Gravity Model Wiki

The Gravity Model holds that the potential use of a service at a particular location is directly related to the number of people in a location and inversely related to the distance people must travel to reach the service.

Main Points Right Here
According to the Gravity Model, consumer behavior reflects two patterns:
1.The greater the number of people living in a particular place, the greater is the number of potential customers for a service. A city block or apartment building that contains 100 families will generate more customers than a house containing only one family.
2.The farther people are from a particular service, the less likely they are to use it. People who live 1 kilometer from a store are more likely to patronize it than people who live 10 kilometer away.

In other words, cities, countries or regions or other things that have higher numbers of people and are close together are more likely to interact

Small cities or countries with low populations that are further away are less likely to interact.

So China and the US interact because, even though they are further apart, they are both large

The US has perhaps the most interaction with Mexico because both countries are large and close together

Whereas Nepal probably does not interact with Paraguay as they are both small and far away. You do this same thing with big and small cities

Best Location in a Nonlinear Settlement
-Most settlements are more complex than a single main street. Geographers still apply the gravity model to find the best location, following these steps:
1.Identify a possible site for a new service.
2.Within the range of the service, identify where every potential user lives.
3.Measure the distance from the possible site of the new service to every potential user.
4.Divide each potential user by the distance to the potential site for the service.
5.Sum all of the results of potential users divided by distances.
6.Select a second possible location for the new service, and repeat steps 2, 3, 4, and 5.
7.Compare the results of step 5 for all possible sites. The site with the highest score has the highest potential number of users and is therefore the optimal location for the service.

While the gravity model was created to anticipate migration between cities (and we can expect that more people migrate between LA and NYC than between El Paso and Tucson), it can also be used to anticipate the traffic between two places, the number of telephone calls, the transportation of goods and mail, and other types of movement between places. The gravity model can also be used to compare the gravitational attraction between two continents, two countries, two states, two counties, or even two neighborhoods within the same city.
Opponents of the gravity model explain that it can not be confirmed scientifically, that it's only based on observation. They also state that the gravity model is an unfair method of predicting movement because its biased toward historic ties and toward the largest population centers. Thus, it can be used to perpetuate the status quo.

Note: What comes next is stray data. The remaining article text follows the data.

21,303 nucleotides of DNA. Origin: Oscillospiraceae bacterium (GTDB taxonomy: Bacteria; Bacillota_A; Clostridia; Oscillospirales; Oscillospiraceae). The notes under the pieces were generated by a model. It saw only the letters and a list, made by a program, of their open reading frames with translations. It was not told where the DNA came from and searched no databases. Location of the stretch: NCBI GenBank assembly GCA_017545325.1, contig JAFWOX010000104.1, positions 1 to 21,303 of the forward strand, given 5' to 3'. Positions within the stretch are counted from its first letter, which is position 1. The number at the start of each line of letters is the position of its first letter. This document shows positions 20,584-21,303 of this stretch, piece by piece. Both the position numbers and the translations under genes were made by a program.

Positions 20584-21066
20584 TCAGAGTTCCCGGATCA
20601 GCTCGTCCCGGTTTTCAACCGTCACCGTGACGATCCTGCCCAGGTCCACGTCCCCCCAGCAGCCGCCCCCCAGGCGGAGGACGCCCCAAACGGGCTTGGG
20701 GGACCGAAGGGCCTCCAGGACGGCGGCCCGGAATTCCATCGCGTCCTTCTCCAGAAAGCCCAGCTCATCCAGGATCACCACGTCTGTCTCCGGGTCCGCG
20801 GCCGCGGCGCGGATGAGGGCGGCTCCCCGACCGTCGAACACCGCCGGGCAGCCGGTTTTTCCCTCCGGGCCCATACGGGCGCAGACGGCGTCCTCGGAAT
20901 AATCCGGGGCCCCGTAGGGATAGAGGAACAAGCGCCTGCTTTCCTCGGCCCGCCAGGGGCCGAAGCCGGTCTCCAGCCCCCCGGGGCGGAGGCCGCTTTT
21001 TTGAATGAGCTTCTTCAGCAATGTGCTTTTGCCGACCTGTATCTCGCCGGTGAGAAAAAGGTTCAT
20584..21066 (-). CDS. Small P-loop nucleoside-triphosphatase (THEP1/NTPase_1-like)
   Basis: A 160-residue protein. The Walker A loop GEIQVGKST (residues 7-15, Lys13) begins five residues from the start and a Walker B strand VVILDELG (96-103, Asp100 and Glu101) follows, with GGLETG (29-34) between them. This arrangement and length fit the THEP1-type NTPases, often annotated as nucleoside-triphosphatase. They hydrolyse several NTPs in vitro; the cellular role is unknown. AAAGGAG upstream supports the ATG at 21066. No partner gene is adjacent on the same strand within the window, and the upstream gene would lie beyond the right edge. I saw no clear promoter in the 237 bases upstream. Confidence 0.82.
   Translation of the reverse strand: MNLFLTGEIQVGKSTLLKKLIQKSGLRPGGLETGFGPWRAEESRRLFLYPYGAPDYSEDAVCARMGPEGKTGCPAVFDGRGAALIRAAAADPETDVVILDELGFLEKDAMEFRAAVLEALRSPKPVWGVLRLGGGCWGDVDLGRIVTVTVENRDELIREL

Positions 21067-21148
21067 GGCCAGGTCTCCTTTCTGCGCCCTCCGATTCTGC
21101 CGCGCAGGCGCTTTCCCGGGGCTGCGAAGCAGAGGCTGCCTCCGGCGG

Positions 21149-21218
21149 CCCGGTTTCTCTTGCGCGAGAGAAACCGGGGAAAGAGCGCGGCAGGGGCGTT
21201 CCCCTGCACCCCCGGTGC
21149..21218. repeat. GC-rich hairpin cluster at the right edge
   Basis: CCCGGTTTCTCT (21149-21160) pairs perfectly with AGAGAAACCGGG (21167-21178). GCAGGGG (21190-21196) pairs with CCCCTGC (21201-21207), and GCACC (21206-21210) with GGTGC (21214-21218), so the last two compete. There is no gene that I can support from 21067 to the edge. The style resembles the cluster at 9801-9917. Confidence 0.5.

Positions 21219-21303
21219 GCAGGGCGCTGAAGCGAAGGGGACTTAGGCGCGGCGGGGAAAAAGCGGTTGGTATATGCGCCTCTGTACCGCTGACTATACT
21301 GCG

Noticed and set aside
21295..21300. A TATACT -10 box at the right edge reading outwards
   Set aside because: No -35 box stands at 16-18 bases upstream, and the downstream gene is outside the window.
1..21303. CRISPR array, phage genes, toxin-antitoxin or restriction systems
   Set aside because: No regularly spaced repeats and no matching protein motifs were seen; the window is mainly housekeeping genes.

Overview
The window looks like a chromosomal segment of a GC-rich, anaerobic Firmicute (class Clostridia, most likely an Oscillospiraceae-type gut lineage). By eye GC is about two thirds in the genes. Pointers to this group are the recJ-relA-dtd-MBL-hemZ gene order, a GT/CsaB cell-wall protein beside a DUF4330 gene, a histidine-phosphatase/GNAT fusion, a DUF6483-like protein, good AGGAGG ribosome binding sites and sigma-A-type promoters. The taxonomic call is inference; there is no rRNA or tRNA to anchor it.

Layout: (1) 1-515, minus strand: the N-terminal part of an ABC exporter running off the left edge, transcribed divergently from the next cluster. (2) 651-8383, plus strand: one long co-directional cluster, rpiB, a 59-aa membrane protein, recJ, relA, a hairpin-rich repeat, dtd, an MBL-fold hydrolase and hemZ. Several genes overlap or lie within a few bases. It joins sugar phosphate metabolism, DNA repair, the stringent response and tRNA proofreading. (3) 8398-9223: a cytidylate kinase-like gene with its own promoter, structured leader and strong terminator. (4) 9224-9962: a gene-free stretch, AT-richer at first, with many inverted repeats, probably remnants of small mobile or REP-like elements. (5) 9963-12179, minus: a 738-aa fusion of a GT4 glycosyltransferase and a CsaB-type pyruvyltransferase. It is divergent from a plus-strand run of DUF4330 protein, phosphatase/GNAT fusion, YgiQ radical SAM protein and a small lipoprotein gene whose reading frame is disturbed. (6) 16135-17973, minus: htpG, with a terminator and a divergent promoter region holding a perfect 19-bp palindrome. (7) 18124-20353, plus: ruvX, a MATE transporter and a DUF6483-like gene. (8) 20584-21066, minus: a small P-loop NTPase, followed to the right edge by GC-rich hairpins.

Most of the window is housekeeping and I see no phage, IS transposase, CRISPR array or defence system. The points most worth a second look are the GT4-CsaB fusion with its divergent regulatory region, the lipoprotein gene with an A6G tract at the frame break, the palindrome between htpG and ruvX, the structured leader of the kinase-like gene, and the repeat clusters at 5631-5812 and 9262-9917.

The Gravity Model, based off of Newton’s Law of Gravity, is used to measure the movement of ideas and people between two places. In this model distance between two areas and their population sizes are taken into consideration.

There is a general “formula” used when determining the “gravitational pull” a city has.

Population of area 1 x Population of area 2

Things such as employment, wages, settlement locations, traffic, trade, migration, and other ideas can be discovered using this model.

A downside and often criticism of this model is that there technically is no theoretical support, it is merely an observation.

Reilly’s Law of Retail Gravitation is a variation of this theory/model. Reilly used this model in order to establish the hinterland around a city. For example, the hinterland of two cities of the same size would have a trade area boundary exactly in the middle of each city. In other cases, the smaller the city, the closer the hinterland. The boundary between both cities is known as the breaking point. At this point, half of the populations shop in either city.
Faults related to this model, as with many others, are its assumptions. Reilly’s assumptions include a land void of any geographical variances, consumer preferences; political boundaries that effect an individuals “progress” towards a city.

Distance decay is directly relatable to this model and law.
Distance decay states that the further away two cities or ideas are, the less likely they are to interact and move.